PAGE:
Apocalypse When?

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Over the past decade, I've spent many weekends camping in Boone, North Carolina. It's a lovely place with rolling mountains and excellent BBQ. The town itself is features all sorts of unusual shops where you can make your own hemp jewelery, admire blown glass, and there's also a particular bookshop known for mysticism and alternative cures. Once, I even found Cat Artists & Their Work in there.  Needless to say, it's an interesting store.

It was in that bookshop where I first learned about December 21, 2012. The date marks the end of a 5,126-year cycle on a Mayan calendar and--as the top story on CNN's technology page attests--has sparked a number of doomsday theories:

Dozens of titles about 2012 have been published and more are scheduled to go on sale in the coming months. Current offerings include "Apocalypse 2012," in which author Lawrence Joseph outlines "terrible possibilities," such as the potential for natural disaster.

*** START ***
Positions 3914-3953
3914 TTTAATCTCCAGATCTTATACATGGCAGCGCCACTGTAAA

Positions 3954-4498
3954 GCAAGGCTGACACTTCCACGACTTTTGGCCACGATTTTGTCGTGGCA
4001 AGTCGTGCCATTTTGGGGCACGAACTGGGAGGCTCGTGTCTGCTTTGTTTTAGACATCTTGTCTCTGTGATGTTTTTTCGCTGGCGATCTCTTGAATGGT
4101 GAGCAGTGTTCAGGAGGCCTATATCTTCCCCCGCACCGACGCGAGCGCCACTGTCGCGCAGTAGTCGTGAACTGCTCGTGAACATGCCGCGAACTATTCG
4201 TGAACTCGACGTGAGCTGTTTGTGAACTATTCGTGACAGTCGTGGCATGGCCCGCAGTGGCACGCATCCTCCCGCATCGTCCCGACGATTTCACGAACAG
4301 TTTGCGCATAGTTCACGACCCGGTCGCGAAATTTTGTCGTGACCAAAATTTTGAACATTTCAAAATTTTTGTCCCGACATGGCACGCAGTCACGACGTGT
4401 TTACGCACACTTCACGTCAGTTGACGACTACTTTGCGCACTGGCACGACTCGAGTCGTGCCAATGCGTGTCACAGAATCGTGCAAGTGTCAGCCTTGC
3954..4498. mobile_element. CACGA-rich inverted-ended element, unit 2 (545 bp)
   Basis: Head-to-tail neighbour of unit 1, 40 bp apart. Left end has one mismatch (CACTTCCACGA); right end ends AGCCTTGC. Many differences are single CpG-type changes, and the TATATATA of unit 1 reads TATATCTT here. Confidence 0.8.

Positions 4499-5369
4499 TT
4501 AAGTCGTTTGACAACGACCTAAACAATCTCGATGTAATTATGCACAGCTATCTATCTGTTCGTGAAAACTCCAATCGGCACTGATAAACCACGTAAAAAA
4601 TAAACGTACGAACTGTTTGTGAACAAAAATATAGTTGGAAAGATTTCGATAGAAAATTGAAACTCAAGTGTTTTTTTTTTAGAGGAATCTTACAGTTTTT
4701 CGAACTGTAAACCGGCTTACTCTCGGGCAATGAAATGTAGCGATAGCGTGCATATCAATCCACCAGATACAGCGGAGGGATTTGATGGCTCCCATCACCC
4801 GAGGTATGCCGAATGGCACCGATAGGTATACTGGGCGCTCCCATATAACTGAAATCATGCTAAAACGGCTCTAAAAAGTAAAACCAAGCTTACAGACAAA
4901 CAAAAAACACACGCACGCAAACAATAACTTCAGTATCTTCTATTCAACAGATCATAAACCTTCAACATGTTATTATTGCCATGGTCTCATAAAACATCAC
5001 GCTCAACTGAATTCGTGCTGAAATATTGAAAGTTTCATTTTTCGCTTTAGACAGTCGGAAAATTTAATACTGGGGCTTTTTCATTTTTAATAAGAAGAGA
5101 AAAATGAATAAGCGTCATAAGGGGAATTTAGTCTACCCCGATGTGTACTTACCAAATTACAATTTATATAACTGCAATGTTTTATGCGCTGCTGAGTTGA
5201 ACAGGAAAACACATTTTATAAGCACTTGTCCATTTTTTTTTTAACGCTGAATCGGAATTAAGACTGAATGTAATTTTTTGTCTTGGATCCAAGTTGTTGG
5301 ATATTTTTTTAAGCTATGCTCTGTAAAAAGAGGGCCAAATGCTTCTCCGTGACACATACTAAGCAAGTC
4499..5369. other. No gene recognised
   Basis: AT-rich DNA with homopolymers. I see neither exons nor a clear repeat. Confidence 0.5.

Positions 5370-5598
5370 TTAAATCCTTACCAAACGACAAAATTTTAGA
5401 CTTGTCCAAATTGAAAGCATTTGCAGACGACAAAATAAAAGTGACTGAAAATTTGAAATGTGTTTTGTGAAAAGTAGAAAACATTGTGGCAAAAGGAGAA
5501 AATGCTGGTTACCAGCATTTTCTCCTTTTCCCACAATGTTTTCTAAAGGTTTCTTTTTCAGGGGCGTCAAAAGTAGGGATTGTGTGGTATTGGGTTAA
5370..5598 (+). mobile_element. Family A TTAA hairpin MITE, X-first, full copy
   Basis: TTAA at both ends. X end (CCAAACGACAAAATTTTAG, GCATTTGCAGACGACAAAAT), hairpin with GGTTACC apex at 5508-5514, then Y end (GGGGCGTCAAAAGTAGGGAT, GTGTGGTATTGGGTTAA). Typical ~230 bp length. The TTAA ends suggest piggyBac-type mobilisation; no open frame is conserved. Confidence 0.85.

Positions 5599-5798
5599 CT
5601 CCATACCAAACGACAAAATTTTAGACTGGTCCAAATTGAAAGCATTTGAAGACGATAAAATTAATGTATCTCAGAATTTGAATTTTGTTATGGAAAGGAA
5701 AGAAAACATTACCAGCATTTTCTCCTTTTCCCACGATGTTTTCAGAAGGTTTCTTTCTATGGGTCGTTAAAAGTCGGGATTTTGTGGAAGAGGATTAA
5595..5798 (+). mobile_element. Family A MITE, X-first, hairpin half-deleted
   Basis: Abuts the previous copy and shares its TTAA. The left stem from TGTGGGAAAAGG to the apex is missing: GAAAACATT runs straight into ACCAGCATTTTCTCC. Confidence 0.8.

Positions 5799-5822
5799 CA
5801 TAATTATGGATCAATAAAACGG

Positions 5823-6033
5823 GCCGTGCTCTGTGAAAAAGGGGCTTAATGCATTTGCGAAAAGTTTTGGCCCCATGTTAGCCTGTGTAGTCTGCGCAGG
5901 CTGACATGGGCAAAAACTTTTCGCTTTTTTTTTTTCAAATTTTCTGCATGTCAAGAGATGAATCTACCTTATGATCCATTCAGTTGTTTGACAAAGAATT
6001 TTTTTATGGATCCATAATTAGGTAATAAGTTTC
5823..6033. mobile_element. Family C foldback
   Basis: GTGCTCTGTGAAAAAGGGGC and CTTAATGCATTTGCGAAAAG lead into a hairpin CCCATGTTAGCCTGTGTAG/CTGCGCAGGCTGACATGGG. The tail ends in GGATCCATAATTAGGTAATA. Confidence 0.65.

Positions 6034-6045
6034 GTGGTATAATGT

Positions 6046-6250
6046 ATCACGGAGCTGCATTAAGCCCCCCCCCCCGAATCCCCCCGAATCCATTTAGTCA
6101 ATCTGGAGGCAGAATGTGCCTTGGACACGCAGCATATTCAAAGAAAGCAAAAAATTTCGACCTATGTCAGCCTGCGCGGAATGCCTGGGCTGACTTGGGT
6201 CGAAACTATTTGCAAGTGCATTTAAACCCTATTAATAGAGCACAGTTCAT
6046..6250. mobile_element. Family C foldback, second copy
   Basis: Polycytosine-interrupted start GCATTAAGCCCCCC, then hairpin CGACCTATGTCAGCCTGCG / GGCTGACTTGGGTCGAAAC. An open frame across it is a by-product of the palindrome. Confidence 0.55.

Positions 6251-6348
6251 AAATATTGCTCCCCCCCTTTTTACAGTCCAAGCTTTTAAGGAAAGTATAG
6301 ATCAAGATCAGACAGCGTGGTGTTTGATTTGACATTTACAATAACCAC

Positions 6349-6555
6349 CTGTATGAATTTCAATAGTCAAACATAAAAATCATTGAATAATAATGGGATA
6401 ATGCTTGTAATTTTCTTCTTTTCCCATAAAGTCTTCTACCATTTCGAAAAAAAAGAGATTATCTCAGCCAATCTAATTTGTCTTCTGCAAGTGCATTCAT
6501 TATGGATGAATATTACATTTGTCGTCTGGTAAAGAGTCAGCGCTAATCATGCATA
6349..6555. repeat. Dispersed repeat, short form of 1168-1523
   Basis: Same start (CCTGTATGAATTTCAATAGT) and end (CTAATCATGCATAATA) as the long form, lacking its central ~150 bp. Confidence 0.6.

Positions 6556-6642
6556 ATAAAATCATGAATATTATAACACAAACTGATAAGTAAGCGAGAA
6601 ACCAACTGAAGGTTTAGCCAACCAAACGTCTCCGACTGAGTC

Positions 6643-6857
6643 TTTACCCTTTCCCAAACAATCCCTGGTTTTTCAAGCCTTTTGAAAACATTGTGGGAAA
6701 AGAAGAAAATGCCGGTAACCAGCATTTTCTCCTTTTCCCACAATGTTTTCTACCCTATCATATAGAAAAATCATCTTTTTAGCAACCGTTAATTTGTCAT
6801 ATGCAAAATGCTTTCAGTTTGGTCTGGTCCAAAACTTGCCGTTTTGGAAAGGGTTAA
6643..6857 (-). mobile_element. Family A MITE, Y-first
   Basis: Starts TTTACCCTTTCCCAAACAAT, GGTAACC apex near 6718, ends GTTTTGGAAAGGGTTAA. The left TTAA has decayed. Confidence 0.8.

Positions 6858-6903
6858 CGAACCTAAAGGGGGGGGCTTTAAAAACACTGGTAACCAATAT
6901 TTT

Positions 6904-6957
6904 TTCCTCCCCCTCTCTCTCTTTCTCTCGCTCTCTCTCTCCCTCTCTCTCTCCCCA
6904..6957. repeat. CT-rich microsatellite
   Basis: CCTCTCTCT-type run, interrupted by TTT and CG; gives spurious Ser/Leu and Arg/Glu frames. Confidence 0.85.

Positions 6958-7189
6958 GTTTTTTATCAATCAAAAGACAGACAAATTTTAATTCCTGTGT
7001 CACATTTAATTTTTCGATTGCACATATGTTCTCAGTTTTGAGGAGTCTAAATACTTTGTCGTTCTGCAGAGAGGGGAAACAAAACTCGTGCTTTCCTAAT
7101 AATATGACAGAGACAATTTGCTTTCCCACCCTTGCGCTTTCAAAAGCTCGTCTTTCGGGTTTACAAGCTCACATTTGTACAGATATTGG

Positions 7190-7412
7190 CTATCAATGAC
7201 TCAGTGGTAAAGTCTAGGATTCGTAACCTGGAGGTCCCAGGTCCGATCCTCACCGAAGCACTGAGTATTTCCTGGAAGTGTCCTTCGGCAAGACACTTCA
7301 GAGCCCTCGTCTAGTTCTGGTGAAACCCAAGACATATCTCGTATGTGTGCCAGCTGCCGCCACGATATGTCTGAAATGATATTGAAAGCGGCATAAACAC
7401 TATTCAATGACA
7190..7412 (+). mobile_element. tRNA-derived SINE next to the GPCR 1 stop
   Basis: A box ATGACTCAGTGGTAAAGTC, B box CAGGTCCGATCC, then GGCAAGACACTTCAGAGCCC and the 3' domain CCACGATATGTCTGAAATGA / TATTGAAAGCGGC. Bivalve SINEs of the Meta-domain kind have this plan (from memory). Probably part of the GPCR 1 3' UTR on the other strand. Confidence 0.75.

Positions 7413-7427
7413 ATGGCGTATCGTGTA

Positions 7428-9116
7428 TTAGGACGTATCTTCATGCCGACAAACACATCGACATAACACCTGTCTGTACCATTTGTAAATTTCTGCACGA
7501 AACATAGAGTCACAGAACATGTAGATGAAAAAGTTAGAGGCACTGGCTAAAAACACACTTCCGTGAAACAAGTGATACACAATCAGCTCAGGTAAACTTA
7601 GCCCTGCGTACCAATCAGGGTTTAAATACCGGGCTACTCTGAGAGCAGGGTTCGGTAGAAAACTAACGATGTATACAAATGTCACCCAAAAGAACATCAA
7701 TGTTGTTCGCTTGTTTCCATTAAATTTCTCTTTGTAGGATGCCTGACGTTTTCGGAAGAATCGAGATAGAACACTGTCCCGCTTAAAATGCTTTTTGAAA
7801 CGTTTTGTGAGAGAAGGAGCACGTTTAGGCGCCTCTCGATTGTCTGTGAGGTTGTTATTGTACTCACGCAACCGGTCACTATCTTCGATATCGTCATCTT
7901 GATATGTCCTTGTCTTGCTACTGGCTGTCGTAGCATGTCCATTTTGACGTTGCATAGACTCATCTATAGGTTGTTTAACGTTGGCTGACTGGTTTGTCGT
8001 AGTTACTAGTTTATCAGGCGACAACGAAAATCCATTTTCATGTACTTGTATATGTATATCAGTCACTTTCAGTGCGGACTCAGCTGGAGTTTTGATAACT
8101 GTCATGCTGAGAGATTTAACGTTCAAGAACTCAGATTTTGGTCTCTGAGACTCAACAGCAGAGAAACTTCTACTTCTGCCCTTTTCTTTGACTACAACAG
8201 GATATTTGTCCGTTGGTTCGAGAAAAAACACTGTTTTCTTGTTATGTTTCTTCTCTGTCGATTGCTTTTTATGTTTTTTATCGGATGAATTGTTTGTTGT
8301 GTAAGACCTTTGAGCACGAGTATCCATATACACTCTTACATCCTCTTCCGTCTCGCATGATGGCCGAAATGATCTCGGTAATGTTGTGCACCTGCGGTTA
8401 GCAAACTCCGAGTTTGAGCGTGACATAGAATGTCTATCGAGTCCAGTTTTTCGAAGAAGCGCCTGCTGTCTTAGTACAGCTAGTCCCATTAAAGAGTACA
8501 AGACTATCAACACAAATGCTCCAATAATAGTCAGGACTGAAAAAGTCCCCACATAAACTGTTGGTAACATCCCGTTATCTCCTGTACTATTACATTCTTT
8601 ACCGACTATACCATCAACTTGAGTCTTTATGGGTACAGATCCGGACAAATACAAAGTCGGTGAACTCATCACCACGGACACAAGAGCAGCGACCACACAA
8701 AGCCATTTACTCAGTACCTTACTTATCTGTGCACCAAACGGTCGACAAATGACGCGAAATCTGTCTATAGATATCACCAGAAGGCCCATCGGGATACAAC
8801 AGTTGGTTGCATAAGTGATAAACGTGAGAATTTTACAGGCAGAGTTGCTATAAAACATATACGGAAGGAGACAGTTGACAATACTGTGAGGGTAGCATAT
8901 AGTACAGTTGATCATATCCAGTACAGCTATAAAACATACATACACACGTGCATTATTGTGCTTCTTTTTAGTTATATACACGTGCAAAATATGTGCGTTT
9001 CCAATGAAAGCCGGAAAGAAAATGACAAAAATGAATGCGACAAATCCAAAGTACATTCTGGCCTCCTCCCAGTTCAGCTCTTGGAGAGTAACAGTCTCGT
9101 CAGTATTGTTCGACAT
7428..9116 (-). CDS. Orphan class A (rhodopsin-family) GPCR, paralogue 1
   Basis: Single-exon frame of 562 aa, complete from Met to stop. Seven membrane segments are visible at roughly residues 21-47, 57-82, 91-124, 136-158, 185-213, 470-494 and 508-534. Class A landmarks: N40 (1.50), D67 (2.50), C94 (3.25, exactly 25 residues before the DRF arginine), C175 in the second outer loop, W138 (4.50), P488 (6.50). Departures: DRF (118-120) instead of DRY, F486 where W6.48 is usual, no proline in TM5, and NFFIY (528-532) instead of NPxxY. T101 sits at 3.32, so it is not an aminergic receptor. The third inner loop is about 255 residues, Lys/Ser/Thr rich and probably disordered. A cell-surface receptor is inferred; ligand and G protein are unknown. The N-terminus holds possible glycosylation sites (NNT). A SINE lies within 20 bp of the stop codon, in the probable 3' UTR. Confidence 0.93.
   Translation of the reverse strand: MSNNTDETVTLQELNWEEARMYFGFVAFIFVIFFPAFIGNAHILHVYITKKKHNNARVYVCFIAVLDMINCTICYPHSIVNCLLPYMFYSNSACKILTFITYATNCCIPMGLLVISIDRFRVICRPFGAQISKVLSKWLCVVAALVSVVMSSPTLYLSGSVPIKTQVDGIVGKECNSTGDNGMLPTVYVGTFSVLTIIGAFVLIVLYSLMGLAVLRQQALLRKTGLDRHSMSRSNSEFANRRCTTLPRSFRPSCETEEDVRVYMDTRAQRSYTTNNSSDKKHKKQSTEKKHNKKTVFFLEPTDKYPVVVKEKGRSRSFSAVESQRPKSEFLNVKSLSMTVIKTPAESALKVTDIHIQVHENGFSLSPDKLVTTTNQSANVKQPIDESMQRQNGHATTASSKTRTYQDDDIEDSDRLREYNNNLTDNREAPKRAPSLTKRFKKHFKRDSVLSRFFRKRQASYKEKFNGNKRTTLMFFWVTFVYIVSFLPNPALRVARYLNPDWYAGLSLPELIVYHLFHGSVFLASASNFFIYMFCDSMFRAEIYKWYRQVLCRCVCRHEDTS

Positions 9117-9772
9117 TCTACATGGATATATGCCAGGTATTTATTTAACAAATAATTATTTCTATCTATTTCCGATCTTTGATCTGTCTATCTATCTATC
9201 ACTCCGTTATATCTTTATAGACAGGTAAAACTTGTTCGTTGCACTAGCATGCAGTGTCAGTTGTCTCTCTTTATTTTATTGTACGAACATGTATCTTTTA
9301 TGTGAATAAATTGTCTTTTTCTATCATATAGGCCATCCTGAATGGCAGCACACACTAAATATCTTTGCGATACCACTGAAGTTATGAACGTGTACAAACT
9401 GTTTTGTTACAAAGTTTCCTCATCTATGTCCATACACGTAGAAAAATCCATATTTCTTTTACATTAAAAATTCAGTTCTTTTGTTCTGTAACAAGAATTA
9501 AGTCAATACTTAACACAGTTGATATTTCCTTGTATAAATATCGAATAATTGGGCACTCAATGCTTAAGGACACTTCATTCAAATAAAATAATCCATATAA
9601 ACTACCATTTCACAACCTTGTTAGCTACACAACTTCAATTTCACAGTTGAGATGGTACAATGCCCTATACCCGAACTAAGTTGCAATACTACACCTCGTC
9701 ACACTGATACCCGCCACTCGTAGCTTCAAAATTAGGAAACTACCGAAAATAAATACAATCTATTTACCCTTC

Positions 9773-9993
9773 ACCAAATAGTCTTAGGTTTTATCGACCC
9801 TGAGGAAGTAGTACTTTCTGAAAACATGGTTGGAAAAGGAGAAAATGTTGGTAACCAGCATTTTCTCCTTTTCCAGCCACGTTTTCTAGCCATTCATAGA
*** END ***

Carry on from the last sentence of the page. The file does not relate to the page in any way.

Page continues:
But Joseph admits he doesn't think the world is going to end.. The author acknowledged he's worried his book's title might scare people, but said he wanted to alert the public about possible dangers ahead... "If it had been called 'Serious Threats 2012' or 'Profound Considerations for 2012,' it would have never gotten published," Joseph said.

Fair enough, fear sells. 

The thing is, nine years ago everyone was saying the same thing. There were theories from why zippers say Y2K to how
computers would reset themselves. And don't get me started on
everything wrong with Erich von Däniken. Some believers even carried their hysteria on until 2001, explaining the new millennium didn't really begin yet.  Then others warned of 2006 after recalculating Jesus' birth.  But so far we've persisted. Still, it seems like everyone's waiting for apocalypse these days. I suppose I shouldn't be surprised it's the top spot at CNN over less pressing issues.

I've acknowledged before that we humans seem to have a penchant for commemoration, but as for me, I'm not waiting for the world to end.  Sure, it very well might given we make such a mess of things regularly and have stockpiled enough nuclear arms to do it ourselves many times over.  But worrying gets us nowhere, so instead, I'm waiting for the world to change. And you know, just maybe, it's happening already.